Economies prior to the late 20th Century
In our last chapter, we made some rough generalizations about the standard of living of five broad cultural groups. If we had to rank them in order of material prosperity, we might have a list like this: Pacific Coast peoples, Iroquoian agriculturalists, Woodland Hunters in southern regions, Bison Hunting Peoples, Woodland Hunters in northern regions, Inuit.
A copyrighted map in Treuer (2014) depicts the likely population density in pre-contact Canada, showing population densities that roughly correlate with the standards of living we have suggested. The most densely populated areas are the Pacific Coast near Vancouver Island and also inland from Haida Gwaai, in a broad swath around Lake Superior including north of Lake Huron, and the north shore of Lake Ontario.
Some readers might be asking, “Why does it have to be this way? Cannot a smaller group in a less resource-rich environment attain the same standard of living as a larger group is a more resource-rich environment?”
That’s a good point. When the economy is based completely on natural resources, restricting population size means more resources per person. This is the classic Malthusian tradeoff.
The Malthusian Trade-off:
The model of Thomas Malthus (1798), incidentally the very first formal macroeconomic model and the very first formal model of demographic processes, presupposes an exclusive reliance on natural resources for earning income. It also presumes that any improvements in technology are random. In this model, when food per person rises, birth rates rise and death rates fall, so that population grows. And when population grows, food per person decreases, because Malthus assumes that food production cannot keep up with population growth.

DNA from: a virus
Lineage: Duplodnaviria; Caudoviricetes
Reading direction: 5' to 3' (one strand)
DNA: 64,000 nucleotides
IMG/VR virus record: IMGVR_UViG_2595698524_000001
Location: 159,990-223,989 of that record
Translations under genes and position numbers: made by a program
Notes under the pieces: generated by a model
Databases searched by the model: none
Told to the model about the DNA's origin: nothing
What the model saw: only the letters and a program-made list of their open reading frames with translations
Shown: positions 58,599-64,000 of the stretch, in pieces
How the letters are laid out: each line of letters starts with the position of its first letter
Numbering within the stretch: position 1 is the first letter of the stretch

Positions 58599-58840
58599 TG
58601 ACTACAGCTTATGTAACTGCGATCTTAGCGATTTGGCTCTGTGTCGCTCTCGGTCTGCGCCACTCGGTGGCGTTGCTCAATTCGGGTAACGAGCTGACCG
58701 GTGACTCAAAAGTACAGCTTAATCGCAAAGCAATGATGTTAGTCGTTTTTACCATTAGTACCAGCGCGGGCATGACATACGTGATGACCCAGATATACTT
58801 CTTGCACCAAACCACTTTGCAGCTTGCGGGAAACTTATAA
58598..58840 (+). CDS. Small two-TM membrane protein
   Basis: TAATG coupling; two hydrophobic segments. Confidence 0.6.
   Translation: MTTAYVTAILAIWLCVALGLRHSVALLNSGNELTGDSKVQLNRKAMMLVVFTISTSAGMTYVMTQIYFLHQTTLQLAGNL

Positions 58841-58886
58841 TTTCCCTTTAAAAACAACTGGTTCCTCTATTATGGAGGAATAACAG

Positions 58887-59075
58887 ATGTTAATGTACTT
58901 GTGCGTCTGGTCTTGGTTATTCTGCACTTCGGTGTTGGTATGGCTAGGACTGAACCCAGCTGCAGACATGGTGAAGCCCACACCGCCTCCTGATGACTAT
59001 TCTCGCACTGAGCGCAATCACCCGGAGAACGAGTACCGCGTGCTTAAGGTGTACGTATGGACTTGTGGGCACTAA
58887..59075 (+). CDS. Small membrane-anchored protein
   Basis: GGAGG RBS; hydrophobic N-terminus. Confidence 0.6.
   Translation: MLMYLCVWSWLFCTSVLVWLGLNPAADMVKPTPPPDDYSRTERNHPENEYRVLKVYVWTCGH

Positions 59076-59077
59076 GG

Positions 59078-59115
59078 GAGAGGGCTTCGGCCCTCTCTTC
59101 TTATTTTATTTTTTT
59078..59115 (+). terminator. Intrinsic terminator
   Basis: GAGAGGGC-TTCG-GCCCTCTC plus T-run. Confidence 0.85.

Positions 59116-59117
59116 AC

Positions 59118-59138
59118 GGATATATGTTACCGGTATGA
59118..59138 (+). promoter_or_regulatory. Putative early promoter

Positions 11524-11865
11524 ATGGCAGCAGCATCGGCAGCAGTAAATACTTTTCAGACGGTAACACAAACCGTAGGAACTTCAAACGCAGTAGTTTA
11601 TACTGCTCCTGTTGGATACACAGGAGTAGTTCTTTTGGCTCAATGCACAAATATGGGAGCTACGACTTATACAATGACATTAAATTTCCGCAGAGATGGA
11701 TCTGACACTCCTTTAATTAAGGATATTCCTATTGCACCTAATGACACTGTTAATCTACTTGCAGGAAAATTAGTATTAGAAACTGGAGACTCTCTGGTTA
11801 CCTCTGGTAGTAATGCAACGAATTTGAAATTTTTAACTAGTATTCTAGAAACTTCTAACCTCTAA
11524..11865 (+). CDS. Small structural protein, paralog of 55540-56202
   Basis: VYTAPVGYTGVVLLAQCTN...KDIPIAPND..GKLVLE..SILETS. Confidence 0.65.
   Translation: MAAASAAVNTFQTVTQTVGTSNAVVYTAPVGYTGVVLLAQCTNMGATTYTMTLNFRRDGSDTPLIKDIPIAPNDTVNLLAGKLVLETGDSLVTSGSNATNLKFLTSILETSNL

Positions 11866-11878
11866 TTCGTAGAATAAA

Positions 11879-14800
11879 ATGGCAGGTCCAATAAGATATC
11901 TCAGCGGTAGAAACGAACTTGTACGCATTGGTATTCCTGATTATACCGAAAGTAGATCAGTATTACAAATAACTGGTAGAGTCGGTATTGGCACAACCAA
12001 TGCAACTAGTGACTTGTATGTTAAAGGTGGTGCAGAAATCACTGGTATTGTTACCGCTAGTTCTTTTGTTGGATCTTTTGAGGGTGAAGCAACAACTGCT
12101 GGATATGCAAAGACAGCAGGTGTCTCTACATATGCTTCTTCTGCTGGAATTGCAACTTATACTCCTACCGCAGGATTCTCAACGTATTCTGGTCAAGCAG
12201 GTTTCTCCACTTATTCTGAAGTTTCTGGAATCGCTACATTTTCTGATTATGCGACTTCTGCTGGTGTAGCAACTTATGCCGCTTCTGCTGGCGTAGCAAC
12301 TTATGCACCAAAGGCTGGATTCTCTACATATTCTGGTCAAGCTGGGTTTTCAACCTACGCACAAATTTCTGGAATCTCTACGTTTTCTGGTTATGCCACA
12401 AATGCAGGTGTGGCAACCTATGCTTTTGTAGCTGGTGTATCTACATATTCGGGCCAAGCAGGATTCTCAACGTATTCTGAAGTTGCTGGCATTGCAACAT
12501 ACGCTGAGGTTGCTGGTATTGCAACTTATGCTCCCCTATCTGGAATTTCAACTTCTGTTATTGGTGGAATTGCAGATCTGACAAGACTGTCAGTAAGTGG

Hence, according to the Malthusian model, the standard of living does not rise except temporarily, and population growth always comes back to zero percent.
The “Technology Schedule” diagram below shows the possibilities available to a Malthusian economy. For any given level of technology, the society can either have low population (N) and high food per person (FPP), or vice versa. If technology were to suddenly improve, a given size population could enjoy more food per person, but then population size would grow and move food per person back to the original level. Try tracing this out on the diagram, A→B→C.
One thing Malthus did not take note of is that, while population is growing and food per person is rebalancing, there is a time of prosperity and, I’m assuming, happiness which could result in better health, time to produce capital goods, and time to learn and generate new technology. So improvements in the standard of living are not useless, even though they are temporary, because they improve human happiness and because they offer a chance to build the technical capacity of the economy.